You could also use number of participants and compare to the number of deaths.... This actually gives the best result since it takes into all the factors. The USPA has about 30K members and about 30 people die each year. So about 1 in 1,000 participants will die. If that was the same with driving.... 306,700 would have died in 2009.

For 2009 33,808 people died in the traffic accidents in the US. The US population was 306,700,000... So 0.000110737% of the population died.

* Yes, I know I am using total population vs people who skydive. Even people without a DL ride in cars. And I know I am not counting people who just did the one tandem since simply I don't have those numbers.

When you use the same type of numbers.... Skydiving is WAY more dangerous than most other activities.

It is a very common tactic/habit for new jumpers to try to make "Skydiving is safer than "X"" claims. Most times they are not correct from a statistics standpoint.


zeolite

Apr 24, 2012, 12:13 PM
Post #19 of 21 (733 views)
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Re: [Ron] Thank you - You just helped without knowing [In reply to] Can't Post

Thank you Ron!

It is a very common tactic/habit for new jumpers to try to make "Skydiving is safer than "X"" claims. Most times they are not correct from a statistics standpoint.

I totally agree with you there. I am convincing myself of the fact that this is safer for me and feel happy about it. I am still going to jump.

Thank you for taking your time and effort into this calculations and I hope to meet the most of you to learn from.

Safe jumping, zeolite


dontlikemustard  (B License)

Apr 24, 2012, 5:55 PM
Post #20 of 21 (676 views)
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Re: [zeolite] Thank you - You just helped without knowing [In reply to] Can't Post

In reply to:
Thank you Ron!

It is a very common tactic/habit for new jumpers to try to make "Skydiving is safer than "X"" claims. Most times they are not correct from a statistics standpoint.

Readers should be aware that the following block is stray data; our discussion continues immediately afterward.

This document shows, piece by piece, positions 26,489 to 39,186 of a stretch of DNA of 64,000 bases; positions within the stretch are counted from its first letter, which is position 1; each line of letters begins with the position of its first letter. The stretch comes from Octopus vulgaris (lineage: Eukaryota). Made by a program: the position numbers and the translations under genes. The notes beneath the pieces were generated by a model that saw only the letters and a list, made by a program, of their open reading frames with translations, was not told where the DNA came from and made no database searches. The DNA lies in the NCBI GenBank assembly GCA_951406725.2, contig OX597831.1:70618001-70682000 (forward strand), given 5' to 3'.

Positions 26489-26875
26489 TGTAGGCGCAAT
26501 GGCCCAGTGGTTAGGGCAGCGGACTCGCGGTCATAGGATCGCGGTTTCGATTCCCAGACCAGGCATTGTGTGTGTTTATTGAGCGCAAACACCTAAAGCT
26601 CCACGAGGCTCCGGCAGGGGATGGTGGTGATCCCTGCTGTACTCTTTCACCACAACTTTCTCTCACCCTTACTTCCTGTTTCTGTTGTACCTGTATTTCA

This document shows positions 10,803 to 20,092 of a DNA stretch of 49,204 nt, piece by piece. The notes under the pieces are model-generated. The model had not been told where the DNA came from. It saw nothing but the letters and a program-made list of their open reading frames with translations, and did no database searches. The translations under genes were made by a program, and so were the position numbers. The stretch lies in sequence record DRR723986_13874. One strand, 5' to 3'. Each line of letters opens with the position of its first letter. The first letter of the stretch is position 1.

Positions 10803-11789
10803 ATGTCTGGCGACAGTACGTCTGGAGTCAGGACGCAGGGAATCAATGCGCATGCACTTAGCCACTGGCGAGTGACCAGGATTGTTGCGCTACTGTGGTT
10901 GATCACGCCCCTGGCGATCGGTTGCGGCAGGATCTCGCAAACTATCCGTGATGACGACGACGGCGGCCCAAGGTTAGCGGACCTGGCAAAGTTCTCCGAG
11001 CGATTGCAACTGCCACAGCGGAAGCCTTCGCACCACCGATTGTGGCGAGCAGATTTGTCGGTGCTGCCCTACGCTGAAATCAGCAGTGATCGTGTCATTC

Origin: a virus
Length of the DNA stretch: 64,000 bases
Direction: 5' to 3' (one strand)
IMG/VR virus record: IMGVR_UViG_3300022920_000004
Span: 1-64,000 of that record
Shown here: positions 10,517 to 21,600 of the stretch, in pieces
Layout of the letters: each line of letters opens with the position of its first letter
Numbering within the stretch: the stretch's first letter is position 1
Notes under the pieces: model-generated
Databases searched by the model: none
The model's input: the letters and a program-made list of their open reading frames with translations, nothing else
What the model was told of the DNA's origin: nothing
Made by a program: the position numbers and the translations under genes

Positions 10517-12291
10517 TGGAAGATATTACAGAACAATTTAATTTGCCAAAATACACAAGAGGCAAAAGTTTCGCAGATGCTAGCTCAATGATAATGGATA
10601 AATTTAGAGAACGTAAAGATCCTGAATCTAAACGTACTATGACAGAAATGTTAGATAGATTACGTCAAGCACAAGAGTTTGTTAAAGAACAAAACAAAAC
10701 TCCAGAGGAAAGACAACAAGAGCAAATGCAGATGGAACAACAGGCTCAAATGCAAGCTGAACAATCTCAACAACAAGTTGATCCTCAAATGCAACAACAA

I totally agree with you there. I am convincing myself of the fact that this is safer for me and feel happy about it. I am still going to jump.

Thank you for taking your time and effort into this calculations and I hope to meet the most of you to learn from.

Safe jumping, zeolite

I remember before my first jump I used to think of my safety in this sport using statistics too. Its important to understand that while you can't bring your chances of dying down to 0, you can definitely lower the odds of dying or getting injured by being safe and having the proper attitude.

I came to that realization the second my canopy opened on my AFF1 jump, skydiving is not like playing russian roulette, your actions and attitude have a lot more say about how long you will last in this sport, than some website with a bunch of numbers.

The problem with looking at statistics is that they put the personality of a skydiver out of the equation. So please don't think of every jump as rolling a dice, as it gives off a false sense of reality, one where you are not in control of your own fate - that simply is not true, even when jumping out of a plane.


MariusM

Apr 25, 2012, 12:52 AM
Post #21 of 21 (626 views)
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Re: [zeolite] Thank you - You just helped without knowing [In reply to] Can't Post

In reply to:
Could you tell me what to read, what to learn before I take my first AFF class? Like common rookie mistakes. I want to be 100% prepared and have my FAQ bank filled up.

Anything you could tell me is appreciated :)

First, I'm not an instructor so please be sceptical about anything I'll say here. You are saying you want to be 100% prepared. I can suggest you'd rather keep your mind open and don't read too much on the internet before starting AFF. I.e., it might help you if your learning starts at class, not before. The reason is quite simple: there will be things you'll think you understood when reading, but you might understand them in totaly different way. It's always better to ask instructor face to face. Later you'll find that their answers sometimes can differ from dz.com :)